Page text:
Jing Linbo, an associate director of the Chinese Academy of Social Sciences' National Academy of Economic Strategies, says the e-WTP is going to help to provide the infrastructure required in e-commerce.

"In the past, SMEs didn't have enough money to set up the infrastructure. For example, for e-commerce we need facilities, internet, logistics, and e-payment. With this system, Alibaba helps to provide the infrastructure, allowing SMEs to share and enjoy a unified system," said Jing.

Infrastructure in Malaysia's e-hub program is expected to take up to 2 years to be built. The construction of a big data center is already underway in Malaysia.

Meanwhile, the first e-hub in China is also under preparation in Hangzhou, with more e-hubs are expected around the world.

Data from all the e-hubs will be inter-exchangeable in the future, forming a type of "e-road" to help facilitate global trade.

Steps of China's cross-border e-commerce

The idea of e-WTP has been developed based on the growth of e-commerce in China. With platforms such as Tmall Global and AliExpress, Chinese and foreign customers can easily buy things from other countries.

AliExpress, the biggest Chinese e-commerce platform targeting overseas markets, surpassed 100 million overseas users on April 10 this year.

Spanning over 200 countries and regions in 18 languages, AliExpress boasted 60 million active users in 2016, with over 2 million log-ins per day.

Israeli Roy Kriezman is a frequent user of AliExpress. He said the goods on sale are quite cheap, and their descriptions are very clear.

"I am satisfied with most of the things I bought," he said. "In addition, they have very mature after-sales service, so it's convenient if you want to return the goods and get the refund. If you are not satisfied you can lodge a complaint and the problems can be solved quickly."

ToYouth, a Chinese fashion design brand focusing on women's dresses, began selling its products on AliExpress around 3 years ago, is now selling its clothes in over 60 countries.

Xi Bei, Chief Operations Officer of ToYouth's cross-border e-commerce project, said AliExpress offers an optimized sales channel for SMEs.

"Their solutions on logistic distribution and payment have solved the major problems we face when going global. Also, they deal with the intermediate links such as customs applications instead of us, which also helps to cut our costs," said Xi Bei.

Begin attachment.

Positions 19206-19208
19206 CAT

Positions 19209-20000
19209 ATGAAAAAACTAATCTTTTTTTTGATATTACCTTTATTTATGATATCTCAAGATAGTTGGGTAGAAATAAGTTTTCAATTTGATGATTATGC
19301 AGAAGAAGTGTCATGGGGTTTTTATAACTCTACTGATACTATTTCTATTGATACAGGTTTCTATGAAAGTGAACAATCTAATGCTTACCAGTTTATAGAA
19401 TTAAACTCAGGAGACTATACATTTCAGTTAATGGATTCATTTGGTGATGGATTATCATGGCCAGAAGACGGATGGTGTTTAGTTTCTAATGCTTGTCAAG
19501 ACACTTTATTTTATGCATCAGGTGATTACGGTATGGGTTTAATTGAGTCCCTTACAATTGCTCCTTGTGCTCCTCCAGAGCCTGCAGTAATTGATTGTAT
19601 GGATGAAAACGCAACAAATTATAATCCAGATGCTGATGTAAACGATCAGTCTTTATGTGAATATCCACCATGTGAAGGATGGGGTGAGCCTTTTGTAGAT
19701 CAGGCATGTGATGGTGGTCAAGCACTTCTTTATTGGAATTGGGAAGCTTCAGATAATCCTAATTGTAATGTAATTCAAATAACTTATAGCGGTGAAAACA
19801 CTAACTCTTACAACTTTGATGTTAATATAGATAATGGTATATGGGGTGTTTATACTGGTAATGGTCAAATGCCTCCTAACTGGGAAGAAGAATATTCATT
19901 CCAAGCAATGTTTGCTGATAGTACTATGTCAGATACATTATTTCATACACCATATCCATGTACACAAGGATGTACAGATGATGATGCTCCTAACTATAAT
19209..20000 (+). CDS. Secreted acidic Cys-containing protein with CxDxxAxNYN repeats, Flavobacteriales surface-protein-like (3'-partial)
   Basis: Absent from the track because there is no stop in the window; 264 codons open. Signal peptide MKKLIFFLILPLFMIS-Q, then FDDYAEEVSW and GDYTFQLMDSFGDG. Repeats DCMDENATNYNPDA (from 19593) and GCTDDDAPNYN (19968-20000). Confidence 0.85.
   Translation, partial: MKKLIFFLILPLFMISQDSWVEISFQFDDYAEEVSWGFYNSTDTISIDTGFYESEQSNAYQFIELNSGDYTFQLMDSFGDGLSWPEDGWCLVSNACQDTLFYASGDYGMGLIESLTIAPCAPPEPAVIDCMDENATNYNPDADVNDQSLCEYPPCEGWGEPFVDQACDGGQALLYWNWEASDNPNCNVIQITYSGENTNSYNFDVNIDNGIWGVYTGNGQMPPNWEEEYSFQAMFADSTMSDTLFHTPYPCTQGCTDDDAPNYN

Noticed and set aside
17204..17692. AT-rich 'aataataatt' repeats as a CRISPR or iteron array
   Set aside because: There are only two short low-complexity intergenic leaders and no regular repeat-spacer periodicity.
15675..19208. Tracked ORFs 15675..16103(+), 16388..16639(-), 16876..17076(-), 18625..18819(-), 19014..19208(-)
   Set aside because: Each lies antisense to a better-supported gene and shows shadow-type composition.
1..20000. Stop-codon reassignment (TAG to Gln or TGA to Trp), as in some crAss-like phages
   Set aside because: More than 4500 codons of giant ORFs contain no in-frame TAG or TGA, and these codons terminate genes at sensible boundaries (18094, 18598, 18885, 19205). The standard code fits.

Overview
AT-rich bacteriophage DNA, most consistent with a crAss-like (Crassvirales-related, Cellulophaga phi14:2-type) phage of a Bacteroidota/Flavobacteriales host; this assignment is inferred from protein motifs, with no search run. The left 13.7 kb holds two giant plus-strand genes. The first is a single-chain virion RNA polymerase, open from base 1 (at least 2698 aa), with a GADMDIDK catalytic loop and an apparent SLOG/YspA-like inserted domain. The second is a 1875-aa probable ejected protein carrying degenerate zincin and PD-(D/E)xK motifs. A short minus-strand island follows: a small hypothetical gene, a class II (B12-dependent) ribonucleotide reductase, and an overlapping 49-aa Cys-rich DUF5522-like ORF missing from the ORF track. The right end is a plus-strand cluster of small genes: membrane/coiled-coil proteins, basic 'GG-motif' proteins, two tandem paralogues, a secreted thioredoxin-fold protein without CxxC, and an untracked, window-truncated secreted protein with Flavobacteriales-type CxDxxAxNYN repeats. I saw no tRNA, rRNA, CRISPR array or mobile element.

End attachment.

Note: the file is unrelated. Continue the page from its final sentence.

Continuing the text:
According to Xi Bei, Alibaba also offers sellers on the platform big data services on customer behavior, allowing them more opportunities for market research.

According to data from the Ministry of Commerce, cross-border e-commerce turnover in China grew by an average of 30 percent per year from 2008 to 2015. In 2016, total turnover reached 6.3 trillion yuan.

By 2020, trade volume through cross-border e-commerce is expected to account for 37.6 percent of China's total exports and imports, making it a significant part of China's foreign trade, research agency CI Consulting predicted.

Reshaping global trade rules

At the opening ceremony of the Belt and Road Forum for International Cooperation on Sunday, Chinese President Xi Jinping called for the pursuit of innovation-driven development and the construction of a digital silk road for the 21st century.

"We should spur the full integration of science and technology into industries and finance, improve the environment for innovation and pool resources for innovation. We should create space and build workshops for young people of various countries to cultivate entrepreneurship in this age of the internet and help realize their dreams," said Xi.

Dubbing the e-WTP as commercial link to the 'Belt and Road' initiative, Alibaba plans to build the e-WTP into a platform which encourages the private sector to explore new business models.

Jing Linbo with the Chinese Academy of Social Science said the e-WTP also has the potential to influence global governance and trade rules.

"The e-WTP will be a key reformer in creating global trade rules," said Jing. "Nowadays we face a lot of regional trade zones and regional trade projects, so we face new problems. We need to utilize new technology and new business models to let different people, different countries, and different interest groups merge together and promote global trade in further areas."

In a report released by China's National Development and Reform Commission earlier in May, the e-WTP has been described as "the most influential idea and most practical innovation so far, among private institutions participating in the building of the Belt and Road".

The report says the e-WTP has made remarkable achievements in connecting domestic and foreign markets and reshaping trade rules among SMEs worldwide.